GIC SOUP: Social Innovation at its Finest

Authored By:

AIC Internships

Six social entrepreneurs. Ten minutes each. 5,750 dollars in grants. One SOUP.

The Global Internship Conference found inspiration from its host city to organize a micro-granting event that brought together socially innovative startups with conference attendees in the beautiful Detroit Institute of Arts (DIA).

The inspiration came from Detroit SOUP, an organization founded in 2010 with the mission to promote community-based development through crowdfunding, creativity, and collaboration. While celebrating and supporting creative projects in Detroit, the SOUP really does involve soup. For a five-dollar donation, attendees receive soup, salad, bread, and a vote. Four local projects are presented for initiatives ranging from art to education to urban agriculture to technology. After presentations, attendees break bread and enjoy soup before casting a ballot for the project they think benefits the city most. At the end of the evening, ballots are counted and the winner goes home with all the money raised to carry out their project.

The GIC SOUP put the call out for presentations through local start up hubs and regional universities. Six projects were selected as finalists to present and each received some level of financial support, with the winner of the most votes receiving 2,500 USD. After presentations of ten minutes each in the DIA Theatre, the finalists networked with conference attendees in the DIA Rivera Court and Great Hall. Ballot boxes were placed under murals by Diego Rivera depicting the industrial history of Detroit.

The GIC SOUP projects ranged from providing basic personal supplies to refugees to developing an algorithm that matches home health care workers with clients to creating modular clothing as an alternative to fast fashion. The proposal that received the most votes from the audience is a social enterprise based in Detroit that connects local high school women to professional opportunities through skills-based workshops, leadership training, and internships. The six presenters represented Michigan and Ontario, bridging the borders between the United States and Canada.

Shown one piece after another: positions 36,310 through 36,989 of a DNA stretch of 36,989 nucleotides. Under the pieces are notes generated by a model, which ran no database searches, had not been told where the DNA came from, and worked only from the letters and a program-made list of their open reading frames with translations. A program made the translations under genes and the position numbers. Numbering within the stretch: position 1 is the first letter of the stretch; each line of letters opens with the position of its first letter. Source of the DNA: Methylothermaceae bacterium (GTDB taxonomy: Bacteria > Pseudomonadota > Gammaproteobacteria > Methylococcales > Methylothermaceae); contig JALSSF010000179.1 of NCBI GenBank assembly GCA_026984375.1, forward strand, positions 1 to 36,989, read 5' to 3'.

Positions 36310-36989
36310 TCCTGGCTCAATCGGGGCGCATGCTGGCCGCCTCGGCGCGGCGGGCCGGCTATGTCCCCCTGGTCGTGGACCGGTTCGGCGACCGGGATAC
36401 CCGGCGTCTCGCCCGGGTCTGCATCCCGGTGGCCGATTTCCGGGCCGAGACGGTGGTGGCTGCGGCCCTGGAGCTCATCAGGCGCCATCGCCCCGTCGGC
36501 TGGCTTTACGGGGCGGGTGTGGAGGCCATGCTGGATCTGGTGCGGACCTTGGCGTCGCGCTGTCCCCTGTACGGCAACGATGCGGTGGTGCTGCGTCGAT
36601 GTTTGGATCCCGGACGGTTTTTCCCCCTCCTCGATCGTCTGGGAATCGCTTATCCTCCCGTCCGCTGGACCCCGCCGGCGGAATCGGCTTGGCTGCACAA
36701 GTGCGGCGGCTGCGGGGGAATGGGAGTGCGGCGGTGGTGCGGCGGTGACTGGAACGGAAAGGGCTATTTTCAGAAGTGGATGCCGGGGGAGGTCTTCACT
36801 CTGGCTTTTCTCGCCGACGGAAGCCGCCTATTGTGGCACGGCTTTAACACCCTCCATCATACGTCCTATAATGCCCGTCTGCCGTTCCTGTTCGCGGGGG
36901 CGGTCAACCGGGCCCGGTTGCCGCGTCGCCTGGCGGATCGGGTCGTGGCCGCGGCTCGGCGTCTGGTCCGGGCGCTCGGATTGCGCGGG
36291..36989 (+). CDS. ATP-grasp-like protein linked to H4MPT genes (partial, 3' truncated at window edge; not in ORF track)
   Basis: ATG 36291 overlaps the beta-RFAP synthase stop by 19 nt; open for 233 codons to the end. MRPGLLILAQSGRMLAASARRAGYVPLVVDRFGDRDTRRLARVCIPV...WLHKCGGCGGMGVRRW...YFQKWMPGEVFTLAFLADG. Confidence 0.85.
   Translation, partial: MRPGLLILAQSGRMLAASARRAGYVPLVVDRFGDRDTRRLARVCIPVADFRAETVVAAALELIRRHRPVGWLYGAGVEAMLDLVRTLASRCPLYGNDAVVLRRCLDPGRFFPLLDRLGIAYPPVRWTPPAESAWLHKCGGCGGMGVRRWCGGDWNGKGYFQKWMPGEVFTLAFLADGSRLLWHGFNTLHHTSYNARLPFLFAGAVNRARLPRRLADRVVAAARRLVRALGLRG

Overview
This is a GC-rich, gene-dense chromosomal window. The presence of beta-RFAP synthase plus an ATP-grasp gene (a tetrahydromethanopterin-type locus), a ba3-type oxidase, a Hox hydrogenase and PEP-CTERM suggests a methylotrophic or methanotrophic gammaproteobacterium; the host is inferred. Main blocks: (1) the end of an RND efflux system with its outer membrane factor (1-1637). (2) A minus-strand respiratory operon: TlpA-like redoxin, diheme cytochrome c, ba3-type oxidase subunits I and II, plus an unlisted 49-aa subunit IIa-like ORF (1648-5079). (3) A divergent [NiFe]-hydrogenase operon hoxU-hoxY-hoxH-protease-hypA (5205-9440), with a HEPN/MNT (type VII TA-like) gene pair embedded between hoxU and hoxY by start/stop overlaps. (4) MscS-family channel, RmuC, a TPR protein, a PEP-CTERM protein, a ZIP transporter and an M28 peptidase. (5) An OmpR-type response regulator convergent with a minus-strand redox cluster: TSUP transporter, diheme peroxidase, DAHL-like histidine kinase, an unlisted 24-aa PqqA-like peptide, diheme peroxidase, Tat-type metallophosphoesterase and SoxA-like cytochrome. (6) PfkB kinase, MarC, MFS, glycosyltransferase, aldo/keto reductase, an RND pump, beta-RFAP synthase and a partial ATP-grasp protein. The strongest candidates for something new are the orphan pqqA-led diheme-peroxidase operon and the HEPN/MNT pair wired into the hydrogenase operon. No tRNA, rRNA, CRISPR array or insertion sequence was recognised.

Tony Johnson, chair of the Global Internship Conference, highlighted the event as one bringing the world to Detroit. “With conference delegates from over thirty countries, the GIC was excited to share the remarkable story of this city and its comeback. These young entrepreneurs demonstrate the vibrant start up environment and inspiring individuals leading Detroit into the future.”

One local leader talked about taking Detroit to the world. Featured speaker Amy Kaherl founded Detroit Soup and shared the story of how it grew from a simple idea aimed at getting neighbors to talk and share solutions. She now serves as CEO of Global Soup as well as Director of Curation and Programming at Ponyride (a business incubator for Southeast Michigan’s maker community) and encouraged participants to use the model on their campuses and in their communities.

While mingling with the crowd Kaherl emphasized the global reach of a local idea. “I heard from individuals around the world…Australia to Italy to Africa…that they are interested in putting on a similar event. Please do! It is a brave, scary thing for people to share their ideas. I appreciate seeing the kindness and connection. SOUP has always been money and support for Detroiters by Detroiters. It is terrific to see this concept spread to other communities.”

The Detroit Soup model has been replicated in more than 170 cities around the world.